Read more: IdP-initiated vs SP-initiated SSO

Comparing SAML vs. OIDC

OIDC and SAML create a more efficient and secure login process than most traditional password-based authentication systems. However, they differ in how they achieve these outcomes and the specific situations where they are most beneficial. Here’s how they compare:

  • Basis: OIDC uses RESTful HTTP endpoints and lightweight JWTs, making it well-suited for modern web and mobile applications. SAML, typically used for enterprise SSO, transfers identity and access data through larger and more complex XML documents.

  • Integration complexity: OIDC tends to be easier to implement and integrate into modern applications due to its use of JSON and RESTful APIs, aligning well with the technologies used in today’s web development. SAML, on the other hand, can be more complex and requires more effort for parsing and handling the data.

  • Security: Both OIDC and SAML support strong security mechanisms. OIDC’s JWTs can be encrypted and digitally signed. Similarly, SAML relies on XML encryption and digital signatures to secure the assertions. However, generally speaking, SAML is considered to be more secure



Protocol Differences

SAML transmits XML documents, which can be cumbersome for certain applications.

OIDC uses comparatively lightweight JWTs, requiring minimal processing.

Use Cases and Applicability

SAML is older and works best in more traditional work environments, like several enterprise programs that work in close conjunction.

OIDC works especially well in environments that feature mobile APIs and single-page applications.

Security Considerations

SAML has a longer track record of security performance than OIDC. It’s also more feature-rich and flexible to security needs.

OIDC is built upon the OAuth 2.0 authorization framework, providing a flexible security model.

Scalability and Performance

SAML has been used successfully across many environments for over 20 years. However, its wide applicability to future uses is being debated.  

OIDC is leaner and more flexible. It’s designed to work with contemporary and emerging technologies, making it an excellent choice for long-term scalability.

Choosing between OIDC vs. SAML

From a developer’s perspective, choosing whether to implement OIDC or SAML in authentication flows typically depends upon who the end user is.

Ultimately, the choice often comes down to whether the end users and adopters will require SSO functionality. You can configure apps, websites, and programs to accommodate both SAML/SSO and OAuth/OIDC functionality. But if you have to choose one, here’s how to decide.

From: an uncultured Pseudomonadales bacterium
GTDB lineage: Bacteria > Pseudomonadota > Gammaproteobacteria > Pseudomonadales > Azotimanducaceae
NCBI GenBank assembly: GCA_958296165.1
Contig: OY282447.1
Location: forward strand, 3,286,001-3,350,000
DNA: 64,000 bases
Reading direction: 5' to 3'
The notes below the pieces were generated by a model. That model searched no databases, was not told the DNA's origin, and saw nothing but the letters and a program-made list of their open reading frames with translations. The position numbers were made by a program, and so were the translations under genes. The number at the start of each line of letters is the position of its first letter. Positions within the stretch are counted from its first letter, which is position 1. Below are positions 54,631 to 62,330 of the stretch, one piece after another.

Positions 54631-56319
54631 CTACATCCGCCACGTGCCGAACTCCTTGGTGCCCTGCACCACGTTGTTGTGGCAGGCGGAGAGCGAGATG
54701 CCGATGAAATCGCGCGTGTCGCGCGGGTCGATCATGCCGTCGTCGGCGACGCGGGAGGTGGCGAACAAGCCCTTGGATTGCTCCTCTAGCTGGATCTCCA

When to choose OIDC

If your adopters operate in a contemporary software environment with flexible tech stacks, including many web and mobile applications, then OIDC is likely the best option. Apps that accommodate various end-user devices and exert less control over how users access their profiles will benefit from OIDC.

However, there is always value in accommodating older technology and needs as well. Consider a hybrid approach, leaving room for SAML SSO alongside or in conjunction with OIDC.

When to choose SAML

The most pressing reason to choose SAML over OIDC is that an adopter organization’s existing infrastructure requires it. SAML has been around in its current form (SAML 2.0) since 2005. While updates have improved its functionality and security since then, its basic applicability is essentially the same. Organizations that depend upon more traditional software suites, like desktop programs, often prefer the reliability of SAML.

However, even in these cases, including SAML and OIDC functionality options will help adopters prepare for the more agile, mobile future of enterprise software. Flexibility is key.

Drag-and-drop SAML or OIDC with Descope

In many ways, OIDC is seen as a newer iteration of SAML that does some things differently but also leaves some benefits behind. Neither protocol has replaced the other and is unlikely to do so in the near future. 

Both protocols have their unique advantages, with SAML maintaining its relevance in older systems and OIDC excelling in cutting-edge environments. Depending on your user base, it might make sense to incorporate both. However, both protocols can be complex to implement in-house.

With Descope, developers can effortlessly integrate OIDC and SAML authentication into any application or website using just a few lines of code (or in some cases, no code at all). 

SAML-based SSO can be added using drag-and-drop workflows, without making any big configuration changes to your app.

A Descope Flow for SAML configuration
Fig: A Descope Flow for SAML configuration

OIDC federated authentication with Descope can be used to add passwordless login to existing apps, even if you already have primary identity providers such as Auth0, Amazon Cognito, or Firebase.

Sign up for a Free Forever account with Descope to simplify your auth with SAML, OIDC, or any other protocol you need. Have questions about our platform? Book a demo with our auth experts.